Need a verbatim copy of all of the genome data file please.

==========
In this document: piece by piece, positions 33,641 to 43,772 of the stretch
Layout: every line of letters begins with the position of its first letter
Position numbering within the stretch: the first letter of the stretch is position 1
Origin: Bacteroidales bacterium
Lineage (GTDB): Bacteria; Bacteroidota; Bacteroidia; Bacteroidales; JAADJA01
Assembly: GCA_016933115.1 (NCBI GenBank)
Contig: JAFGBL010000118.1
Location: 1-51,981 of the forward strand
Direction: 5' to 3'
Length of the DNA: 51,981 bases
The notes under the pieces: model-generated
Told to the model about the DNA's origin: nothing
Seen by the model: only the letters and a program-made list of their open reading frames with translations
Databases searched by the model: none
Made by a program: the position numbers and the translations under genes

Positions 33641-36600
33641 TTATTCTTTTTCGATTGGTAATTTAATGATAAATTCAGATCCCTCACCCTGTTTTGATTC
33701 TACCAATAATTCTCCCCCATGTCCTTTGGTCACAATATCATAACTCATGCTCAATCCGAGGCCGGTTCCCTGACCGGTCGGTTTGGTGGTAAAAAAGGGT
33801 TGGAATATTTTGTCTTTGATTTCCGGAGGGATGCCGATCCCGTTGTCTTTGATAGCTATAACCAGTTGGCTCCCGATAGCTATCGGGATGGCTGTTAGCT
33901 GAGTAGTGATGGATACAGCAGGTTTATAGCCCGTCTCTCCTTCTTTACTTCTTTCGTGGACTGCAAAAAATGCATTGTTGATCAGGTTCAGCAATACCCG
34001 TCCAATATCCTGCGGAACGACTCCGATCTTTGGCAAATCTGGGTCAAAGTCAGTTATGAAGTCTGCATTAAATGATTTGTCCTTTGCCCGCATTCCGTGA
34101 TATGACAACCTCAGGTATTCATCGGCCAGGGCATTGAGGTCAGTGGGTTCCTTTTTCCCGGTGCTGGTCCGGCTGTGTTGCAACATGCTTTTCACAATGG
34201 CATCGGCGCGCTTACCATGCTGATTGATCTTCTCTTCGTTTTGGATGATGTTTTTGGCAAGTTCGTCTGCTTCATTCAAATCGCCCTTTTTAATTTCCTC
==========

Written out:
In this document: piece by piece, positions 33,641 to 43,772 of the stretch
Layout: every line of letters begins with the position of its first letter
Position numbering within the stretch: the first letter of the stretch is position 1
Origin: Bacteroidales bacterium
Lineage (GTDB): Bacteria; Bacteroidota; Bacteroidia; Bacteroidales; JAADJA01
Assembly: GCA_016933115.1 (NCBI GenBank)
Contig: JAFGBL010000118.1
Location: 1-51,981 of the forward strand
Direction: 5' to 3'
Length of the DNA: 51,981 bases
The notes under the pieces: model-generated
Told to the model about the DNA's origin: nothing
Seen by the model: only the letters and a program-made list of their open reading frames with translations
Databases searched by the model: none
Made by a program: the position numbers and the translations under genes

Positions 33641-36600
33641 TTATTCTTTTTCGATTGGTAATTTAATGATAAATTCAGATCCCTCACCCTGTTTTGATTC
33701 TACCAATAATTCTCCCCCATGTCCTTTGGTCACAATATCATAACTCATGCTCAATCCGAGGCCGGTTCCCTGACCGGTCGGTTTGGTGGTAAAAAAGGGT
33801 TGGAATATTTTGTCTTTGATTTCCGGAGGGATGCCGATCCCGTTGTCTTTGATAGCTATAACCAGTTGGCTCCCGATAGCTATCGGGATGGCTGTTAGCT
33901 GAGTAGTGATGGATACAGCAGGTTTATAGCCCGTCTCTCCTTCTTTACTTCTTTCGTGGACTGCAAAAAATGCATTGTTGATCAGGTTCAGCAATACCCG
34001 TCCAATATCCTGCGGAACGACTCCGATCTTTGGCAAATCTGGGTCAAAGTCAGTTATGAAGTCTGCATTAAATGATTTGTCCTTTGCCCGCATTCCGTGA
34101 TATGACAACCTCAGGTATTCATCGGCCAGGGCATTGAGGTCAGTGGGTTCCTTTTTCCCGGTGCTGGTCCGGCTGTGTTGCAACATGCTTTTCACAATGG
34201 CATCGGCGCGCTTACCATGCTGATTGATCTTCTCTTCGTTTTGGATGATGTTTTTGGCAAGTTCGTCTGCTTCATTCAAATCGCCCTTTTTAATTTCCTC